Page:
Essentially, discussions on ‘freedom of speech’ concern two areas of society; the civil society, and the State. Furthermore, ‘rights’ are the language of government and legality, whereas civil society demands these discussions take place in the framework of ‘responsibilities’. As above, ‘rights’ exist to constrain the powers of government; the ‘right to free speech’, where applicable, exists to decide the limit of governmental control over what we say. Should we take this right as an absolute – as a right should be – the government has no role in what we say.
However, as we are the only beings capable of coherent, self-originating speech (I make this distinction against, say, a parrot), we must understand the responsibility of speech. While “the right to free speech” limits the power of government, it is the responsibility to other members of society that limit that speech in turn. For instance, imagine someone you (should) respect – it could be your friend, your parents, your teacher – and the limits to the things you say to them. You would, quite simply, not say anything disrespectful, because you respect them so. No-one has told you this limit exists, you simply feel it, either through empathy (the Golden Rule, or the Categorical Imperative), or the lived experience that you share.
However, the bonds of society that maintain this respectable discourse are torn apart when the right-claim is made, not against the State, but against other members of society. If we can say what we like with impunity – ignoring for a moment the consequences of State punishment – then why would any long-lasting associations be made? If we can insult one another and nullify the other’s legitimate feelings of insult, we void ourselves of all the natural associations we make based on decency and common respectability, and collapse into the “dust and powder of individuality”.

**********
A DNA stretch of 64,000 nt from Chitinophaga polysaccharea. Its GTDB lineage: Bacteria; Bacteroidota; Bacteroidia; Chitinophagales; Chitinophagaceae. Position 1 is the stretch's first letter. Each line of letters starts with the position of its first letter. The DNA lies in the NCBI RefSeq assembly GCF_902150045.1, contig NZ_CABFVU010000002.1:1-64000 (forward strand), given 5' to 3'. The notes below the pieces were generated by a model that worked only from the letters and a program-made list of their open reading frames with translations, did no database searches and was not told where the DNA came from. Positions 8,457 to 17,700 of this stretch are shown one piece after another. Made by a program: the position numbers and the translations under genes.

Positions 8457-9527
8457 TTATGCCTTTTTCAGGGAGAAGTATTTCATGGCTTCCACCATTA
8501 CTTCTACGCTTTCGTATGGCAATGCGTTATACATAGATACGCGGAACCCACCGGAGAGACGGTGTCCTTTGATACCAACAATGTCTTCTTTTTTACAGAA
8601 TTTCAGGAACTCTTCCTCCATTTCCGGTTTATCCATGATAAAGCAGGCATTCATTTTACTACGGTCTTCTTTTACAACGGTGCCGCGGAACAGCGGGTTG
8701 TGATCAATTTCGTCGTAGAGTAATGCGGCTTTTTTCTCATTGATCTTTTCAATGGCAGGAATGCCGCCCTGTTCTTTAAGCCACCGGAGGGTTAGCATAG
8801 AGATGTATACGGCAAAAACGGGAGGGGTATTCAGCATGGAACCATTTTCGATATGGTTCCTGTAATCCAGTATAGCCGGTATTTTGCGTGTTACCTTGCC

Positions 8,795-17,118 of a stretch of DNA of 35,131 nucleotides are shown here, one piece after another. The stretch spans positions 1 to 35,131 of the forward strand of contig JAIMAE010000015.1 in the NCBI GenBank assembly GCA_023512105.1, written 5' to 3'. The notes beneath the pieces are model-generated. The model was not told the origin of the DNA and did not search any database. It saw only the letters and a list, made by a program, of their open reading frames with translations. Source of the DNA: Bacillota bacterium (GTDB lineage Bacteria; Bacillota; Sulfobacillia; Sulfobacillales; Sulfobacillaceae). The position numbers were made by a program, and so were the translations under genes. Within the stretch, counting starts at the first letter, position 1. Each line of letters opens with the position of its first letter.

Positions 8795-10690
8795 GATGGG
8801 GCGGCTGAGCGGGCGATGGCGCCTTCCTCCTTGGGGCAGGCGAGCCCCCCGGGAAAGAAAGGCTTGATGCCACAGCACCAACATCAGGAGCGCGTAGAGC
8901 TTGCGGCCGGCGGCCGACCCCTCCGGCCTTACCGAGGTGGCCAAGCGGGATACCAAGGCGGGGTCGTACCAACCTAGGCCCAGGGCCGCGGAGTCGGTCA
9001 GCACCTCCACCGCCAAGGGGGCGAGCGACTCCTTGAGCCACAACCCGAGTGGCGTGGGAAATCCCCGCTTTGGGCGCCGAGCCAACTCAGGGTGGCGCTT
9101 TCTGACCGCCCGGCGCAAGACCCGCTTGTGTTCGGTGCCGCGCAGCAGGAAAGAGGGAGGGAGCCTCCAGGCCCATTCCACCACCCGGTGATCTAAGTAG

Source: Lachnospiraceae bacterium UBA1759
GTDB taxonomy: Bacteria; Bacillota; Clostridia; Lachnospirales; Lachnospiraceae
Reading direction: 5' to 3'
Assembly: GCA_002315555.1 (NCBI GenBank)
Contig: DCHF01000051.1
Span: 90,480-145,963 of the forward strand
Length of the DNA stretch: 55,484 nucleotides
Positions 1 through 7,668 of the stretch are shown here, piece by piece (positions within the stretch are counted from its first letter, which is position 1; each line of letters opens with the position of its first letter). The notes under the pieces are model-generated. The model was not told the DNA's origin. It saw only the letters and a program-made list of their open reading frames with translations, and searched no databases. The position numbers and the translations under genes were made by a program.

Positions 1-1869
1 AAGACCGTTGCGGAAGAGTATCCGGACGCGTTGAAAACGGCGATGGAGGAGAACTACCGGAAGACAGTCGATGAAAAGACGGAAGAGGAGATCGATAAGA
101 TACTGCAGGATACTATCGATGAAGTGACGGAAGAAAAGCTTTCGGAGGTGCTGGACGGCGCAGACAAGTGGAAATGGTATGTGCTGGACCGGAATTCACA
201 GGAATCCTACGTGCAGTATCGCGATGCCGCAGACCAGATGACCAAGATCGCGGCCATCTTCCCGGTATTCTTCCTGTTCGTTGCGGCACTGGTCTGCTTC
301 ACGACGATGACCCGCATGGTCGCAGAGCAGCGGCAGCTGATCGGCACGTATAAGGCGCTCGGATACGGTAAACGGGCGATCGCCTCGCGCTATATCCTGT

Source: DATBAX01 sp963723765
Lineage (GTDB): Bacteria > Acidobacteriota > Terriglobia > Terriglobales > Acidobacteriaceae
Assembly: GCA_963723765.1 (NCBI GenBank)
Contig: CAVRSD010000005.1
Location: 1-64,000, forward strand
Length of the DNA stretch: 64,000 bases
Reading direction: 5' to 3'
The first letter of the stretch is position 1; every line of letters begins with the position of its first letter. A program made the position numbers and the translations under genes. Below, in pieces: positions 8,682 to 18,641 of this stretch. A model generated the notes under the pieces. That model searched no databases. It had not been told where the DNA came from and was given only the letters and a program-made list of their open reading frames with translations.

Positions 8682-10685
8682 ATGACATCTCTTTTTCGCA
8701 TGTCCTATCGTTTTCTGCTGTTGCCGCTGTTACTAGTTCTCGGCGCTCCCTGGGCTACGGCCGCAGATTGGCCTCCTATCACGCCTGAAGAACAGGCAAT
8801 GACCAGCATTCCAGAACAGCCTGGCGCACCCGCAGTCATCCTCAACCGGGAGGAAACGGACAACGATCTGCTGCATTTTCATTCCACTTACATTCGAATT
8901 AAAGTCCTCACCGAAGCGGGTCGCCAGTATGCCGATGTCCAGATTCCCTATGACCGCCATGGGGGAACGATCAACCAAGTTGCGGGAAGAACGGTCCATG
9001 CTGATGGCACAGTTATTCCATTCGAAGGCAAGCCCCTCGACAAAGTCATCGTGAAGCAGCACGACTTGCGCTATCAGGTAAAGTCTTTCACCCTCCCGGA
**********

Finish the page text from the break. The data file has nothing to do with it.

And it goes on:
So, where does this leave us? Well, as I discussed in a previous article, endowing the State with the power to punish us for the freedom of expression necessary for responsible government – such as freedom of the press – only ever extends the power of censorship in one direction, towards totalitarianism. The “punishment” we experience in relation to the irresponsible expression of speech must be imposed by social condemnation. The institution of law, understood as a formalisation of the mores of social conduct, can and does hold accountable those of us who violate the social bond, but only where the violation felt can be traced to a common experience of responsibility and respectability, not a government-imposed deduction of what “might” or “could” be insulting.
This article is the second in the ‘A Brief History of Conservatism’ series by Jake Scott. The topic for the next article shall be ‘Government’.
 The First Amendment
 Buckley v. Valeo 1976, US Supreme Court ruling
 See John Locke’s Two treatises on government
 See Roger Scruton’s How to be a conservative, chapter six
 See George Orwell’s 1984, especially chapter nine.
 See Edmund Burke’s Reflections on the Revolution in France.
 While they are largely connected, the institutions of government and law are distinct, in that one can hold the other to account (the law holds the government), and one can only ever shape the other (the doctrine of English common law limits the arbitrariness of a priori edicts of government). This theory is more commonly expressed as judicial independence.